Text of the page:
Sunday 18 February 2018

Malala Yousafzai's parents describe 'heart-breaking' attack on their daughter

Malala Yousafzai is to receive the Tipperary International Peace Award
Malala Yousafzai is to receive the Tipperary International Peace Award

Jemma Crew

The parents of Nobel prize-winner Malala Yousafzai have spoken of the attack on their daughter and called it "true cowardice" to not believe in women's freedom.

Toor Pekai and Ziauddin Yousafzai were speaking at the Women in the World conference, and said the moment they found out about the attack was "heart-breaking".

Of their life in Pakistan in 2012 Malala's mother said: "People were getting killed and there was a lot of cruelty - but I wasn't worried because I thought 'she's a young girl and in our culture we are told to respect women'.

"I couldn't imagine that anyone would attack Malala as a child.

"Sometimes when I worried she would tell me 'I can't stop going to school, I can't stop talking, because I am a girl and we cannot go back to the ages when they buried girls alive. I want to progress. I want to speak'.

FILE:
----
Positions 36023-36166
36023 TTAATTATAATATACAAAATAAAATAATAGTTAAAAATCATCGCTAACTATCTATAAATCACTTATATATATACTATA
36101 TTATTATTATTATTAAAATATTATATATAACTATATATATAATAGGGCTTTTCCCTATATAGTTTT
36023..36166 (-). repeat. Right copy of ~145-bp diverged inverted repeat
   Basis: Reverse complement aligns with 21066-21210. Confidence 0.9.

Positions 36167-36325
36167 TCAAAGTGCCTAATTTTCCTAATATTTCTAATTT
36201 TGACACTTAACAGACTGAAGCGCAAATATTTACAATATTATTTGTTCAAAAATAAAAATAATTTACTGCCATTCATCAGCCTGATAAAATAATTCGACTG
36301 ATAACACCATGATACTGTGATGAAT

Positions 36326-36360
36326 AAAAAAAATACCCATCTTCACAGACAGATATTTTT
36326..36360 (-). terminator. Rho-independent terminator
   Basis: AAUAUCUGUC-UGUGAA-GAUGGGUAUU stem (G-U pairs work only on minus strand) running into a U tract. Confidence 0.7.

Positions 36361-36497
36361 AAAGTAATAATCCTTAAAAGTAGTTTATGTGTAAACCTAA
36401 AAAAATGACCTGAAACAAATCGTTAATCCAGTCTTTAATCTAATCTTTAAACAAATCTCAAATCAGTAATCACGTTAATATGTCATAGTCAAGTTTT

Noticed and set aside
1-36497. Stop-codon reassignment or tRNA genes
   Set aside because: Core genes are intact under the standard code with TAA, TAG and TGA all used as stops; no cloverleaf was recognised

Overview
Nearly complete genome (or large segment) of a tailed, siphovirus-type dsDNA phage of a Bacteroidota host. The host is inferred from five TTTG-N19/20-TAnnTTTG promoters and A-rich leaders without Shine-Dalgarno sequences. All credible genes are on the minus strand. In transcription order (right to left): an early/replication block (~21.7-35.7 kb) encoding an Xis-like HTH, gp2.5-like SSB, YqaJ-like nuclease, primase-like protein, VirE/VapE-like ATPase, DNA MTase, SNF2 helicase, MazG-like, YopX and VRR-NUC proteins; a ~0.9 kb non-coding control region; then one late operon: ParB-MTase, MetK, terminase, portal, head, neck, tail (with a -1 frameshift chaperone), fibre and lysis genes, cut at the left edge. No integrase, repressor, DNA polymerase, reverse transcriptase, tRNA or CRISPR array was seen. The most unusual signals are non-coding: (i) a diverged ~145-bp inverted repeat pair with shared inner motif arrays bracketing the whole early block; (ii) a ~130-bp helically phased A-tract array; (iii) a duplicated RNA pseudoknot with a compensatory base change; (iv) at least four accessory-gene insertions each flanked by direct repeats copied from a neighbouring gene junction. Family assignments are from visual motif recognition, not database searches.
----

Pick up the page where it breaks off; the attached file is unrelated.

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"And I realised: how can I stop a girl like her from talking or speaking up?"

She added that she was not initially told that her daughter had been shot by the Pakistani Taliban.

"People told me she had an accident - later on I found out from TV that she was attacked, it was heart-breaking.

"I am a mother and you all must have children. I just couldn't imagine what could have happened to her. Still when I remember it is very very hard.

"I was very sad, and I was very upset, but I was more upset for the guys who did it - what would their mothers think? At least I was the mother of a girl of whom I was proud. I was feeling for both sides."

Looking to the future, Malala's father said he was determined that "What my father could not do to my sisters I will do to my daughters."

In a rousing speech on gender equality he said: "Our children will learn what we do, not what we teach.

Read more: Teen shot by Taliban, Malala Yousafzai, to receive award in Dublin

"The values which we have in our family - they see it. I respect my wife - I feel more powerful when she is beside me.

"The problem is that, in patriarchal society, women are taken as a property.

"Why should we paralyse half of our population? Why this kind of manhood - that I believe in controlling my wife and my sisters and my daughters?

"They are individuals, they have their own personality and their own life, and the true manhood is to believe in their freedom.

"If you don't believe, it's cowardice - it's real cowardice."

Press Association

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